The EEA has made Ethereum more investable
The Enterprise Ethereum Alliance (EEA) has established standards for the development of permissioned versions of Ethereum — now a few years have passed, its impact can be seen
The Enterprise Ethereum Alliance (EEA) was created to enable organisations to adopt and use Ethereum in their daily operations, creating a world of collaboration based on trust. Now that Ethereum 2.0 is being developed, the impact of the EEA is easy to see.
With more than 200 members, the EEA is helping Ethereum evolve into an enterprise-grade technology by providing research and development in different areas with the assistance of the community.
The standards organisation works on the development of open blockchain specifications to improve interoperability for consumers and developers working on applications, or systems, built using Ethereum.
Collaboration is essential for innovation
The EEA was launched in February of 2017 under the direction of Julio Faura as Chairman.
At that time, the leader of Group Santander’s blockchain development stated that:
“A few of us just got together to try to make the technology a little bit more suitable for enterprise uses. We were all doing our rudimentary attempts to use the technology. But it wasn’t conceived for enterprise use – rather for trustless and public use – and was very far from being ready.”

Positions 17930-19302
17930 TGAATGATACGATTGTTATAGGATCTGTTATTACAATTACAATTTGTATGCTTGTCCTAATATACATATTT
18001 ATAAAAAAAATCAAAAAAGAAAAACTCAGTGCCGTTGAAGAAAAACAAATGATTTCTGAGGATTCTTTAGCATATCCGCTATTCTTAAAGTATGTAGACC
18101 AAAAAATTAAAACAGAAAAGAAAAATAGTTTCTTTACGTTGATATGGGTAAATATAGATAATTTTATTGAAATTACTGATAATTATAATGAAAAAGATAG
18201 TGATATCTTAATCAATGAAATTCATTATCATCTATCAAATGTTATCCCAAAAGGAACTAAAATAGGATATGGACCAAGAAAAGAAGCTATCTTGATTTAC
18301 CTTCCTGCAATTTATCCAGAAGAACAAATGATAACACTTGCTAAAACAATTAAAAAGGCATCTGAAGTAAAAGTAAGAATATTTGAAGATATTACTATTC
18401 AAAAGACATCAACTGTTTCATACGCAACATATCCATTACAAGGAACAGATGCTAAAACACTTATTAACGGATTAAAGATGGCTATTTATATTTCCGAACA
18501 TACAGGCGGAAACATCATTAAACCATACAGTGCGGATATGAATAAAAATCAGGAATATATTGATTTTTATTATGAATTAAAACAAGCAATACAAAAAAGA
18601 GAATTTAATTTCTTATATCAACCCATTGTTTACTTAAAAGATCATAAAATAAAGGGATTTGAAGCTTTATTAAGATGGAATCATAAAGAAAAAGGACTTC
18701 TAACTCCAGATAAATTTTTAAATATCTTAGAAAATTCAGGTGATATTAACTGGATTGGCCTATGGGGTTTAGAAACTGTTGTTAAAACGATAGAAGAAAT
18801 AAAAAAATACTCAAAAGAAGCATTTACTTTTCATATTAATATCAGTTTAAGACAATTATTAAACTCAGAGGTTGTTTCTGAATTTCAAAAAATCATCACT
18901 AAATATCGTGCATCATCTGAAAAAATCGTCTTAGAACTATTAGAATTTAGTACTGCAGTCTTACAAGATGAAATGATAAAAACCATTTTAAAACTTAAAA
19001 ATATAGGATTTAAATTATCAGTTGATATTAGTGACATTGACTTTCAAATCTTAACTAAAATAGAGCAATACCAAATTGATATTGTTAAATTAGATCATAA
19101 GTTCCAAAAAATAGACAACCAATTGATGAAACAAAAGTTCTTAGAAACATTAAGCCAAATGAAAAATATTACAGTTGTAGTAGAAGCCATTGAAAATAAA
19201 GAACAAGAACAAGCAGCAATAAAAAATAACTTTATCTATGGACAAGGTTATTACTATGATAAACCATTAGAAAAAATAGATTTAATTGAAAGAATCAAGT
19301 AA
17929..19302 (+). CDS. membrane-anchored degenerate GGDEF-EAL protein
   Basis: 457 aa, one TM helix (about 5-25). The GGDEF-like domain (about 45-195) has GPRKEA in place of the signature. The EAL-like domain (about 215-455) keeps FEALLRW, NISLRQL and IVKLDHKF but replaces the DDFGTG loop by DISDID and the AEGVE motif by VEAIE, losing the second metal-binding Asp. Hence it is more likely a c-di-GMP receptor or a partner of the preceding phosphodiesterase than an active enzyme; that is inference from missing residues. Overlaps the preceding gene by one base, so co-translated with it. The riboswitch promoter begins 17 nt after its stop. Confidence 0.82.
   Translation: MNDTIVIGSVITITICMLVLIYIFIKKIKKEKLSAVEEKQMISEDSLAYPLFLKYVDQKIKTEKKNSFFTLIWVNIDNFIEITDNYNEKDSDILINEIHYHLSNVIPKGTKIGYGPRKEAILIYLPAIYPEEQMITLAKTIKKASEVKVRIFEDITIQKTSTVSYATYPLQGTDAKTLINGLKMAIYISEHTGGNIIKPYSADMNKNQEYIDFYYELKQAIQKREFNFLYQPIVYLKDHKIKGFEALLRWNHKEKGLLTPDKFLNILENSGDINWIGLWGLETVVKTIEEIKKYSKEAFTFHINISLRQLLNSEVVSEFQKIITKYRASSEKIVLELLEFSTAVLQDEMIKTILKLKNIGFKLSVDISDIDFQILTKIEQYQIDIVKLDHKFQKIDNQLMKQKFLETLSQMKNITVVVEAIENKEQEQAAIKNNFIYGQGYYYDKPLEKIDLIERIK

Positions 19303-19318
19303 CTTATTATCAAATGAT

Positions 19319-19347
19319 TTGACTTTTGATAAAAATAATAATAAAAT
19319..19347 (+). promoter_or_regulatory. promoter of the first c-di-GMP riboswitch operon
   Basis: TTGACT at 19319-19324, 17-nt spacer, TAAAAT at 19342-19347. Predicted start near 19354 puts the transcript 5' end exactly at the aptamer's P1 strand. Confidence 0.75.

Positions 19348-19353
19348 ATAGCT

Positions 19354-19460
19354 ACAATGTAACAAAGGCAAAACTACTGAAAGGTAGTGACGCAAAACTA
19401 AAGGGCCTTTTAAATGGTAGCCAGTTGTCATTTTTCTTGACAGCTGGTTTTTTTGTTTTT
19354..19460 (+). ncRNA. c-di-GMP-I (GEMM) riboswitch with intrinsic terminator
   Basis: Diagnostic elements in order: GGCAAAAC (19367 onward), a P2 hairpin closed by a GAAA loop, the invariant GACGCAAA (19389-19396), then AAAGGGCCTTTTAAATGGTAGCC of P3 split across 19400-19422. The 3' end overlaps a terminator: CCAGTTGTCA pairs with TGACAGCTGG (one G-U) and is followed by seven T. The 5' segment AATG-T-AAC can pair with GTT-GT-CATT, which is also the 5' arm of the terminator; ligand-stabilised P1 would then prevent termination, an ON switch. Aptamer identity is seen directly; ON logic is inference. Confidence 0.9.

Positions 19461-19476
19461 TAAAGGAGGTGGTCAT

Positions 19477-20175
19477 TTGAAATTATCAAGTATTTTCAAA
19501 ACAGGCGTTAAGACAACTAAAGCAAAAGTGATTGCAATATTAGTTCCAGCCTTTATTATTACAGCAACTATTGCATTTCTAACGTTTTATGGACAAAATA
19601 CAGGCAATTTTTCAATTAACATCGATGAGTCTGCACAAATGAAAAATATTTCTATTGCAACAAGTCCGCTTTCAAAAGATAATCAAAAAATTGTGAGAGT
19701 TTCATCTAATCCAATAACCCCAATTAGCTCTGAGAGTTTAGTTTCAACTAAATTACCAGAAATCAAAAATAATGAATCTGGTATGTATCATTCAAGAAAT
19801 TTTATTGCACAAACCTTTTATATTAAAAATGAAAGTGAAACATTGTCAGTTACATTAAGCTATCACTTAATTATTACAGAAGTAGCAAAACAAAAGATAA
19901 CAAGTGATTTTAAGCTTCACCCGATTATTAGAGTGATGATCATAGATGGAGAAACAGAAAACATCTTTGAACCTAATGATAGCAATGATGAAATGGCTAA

By collaborating with other enterprises interested in the use of blockchain technology, the alliance aims to fight the siloed database from decades ago, which prevented digital solutions to communicate and work together effectively, escalate as needed and coordinate efforts between development teams.
Decentralization allows consumers and companies to choose
By incentivising the use of standards and collaboration, the alliance is aiming to prevent the monopoly that other technologies have experienced when important tools have been controlled by a single entity.
The combination of decentralization inherent to Ethereum and the collaboration resulting from EEA’s efforts prevent any company from controlling it and creating a strategic risk that could affect the other parties.
The decentralization criticism that blockchain technology experienced upon its inception is reminiscent of the one seen when open source projects first appeared, with companies refusing to adopt it.
Open source projects are everywhere, with the support of companies and users alike these days, so blockchain could be following the same trend as a result of efforts such as those of the EEA.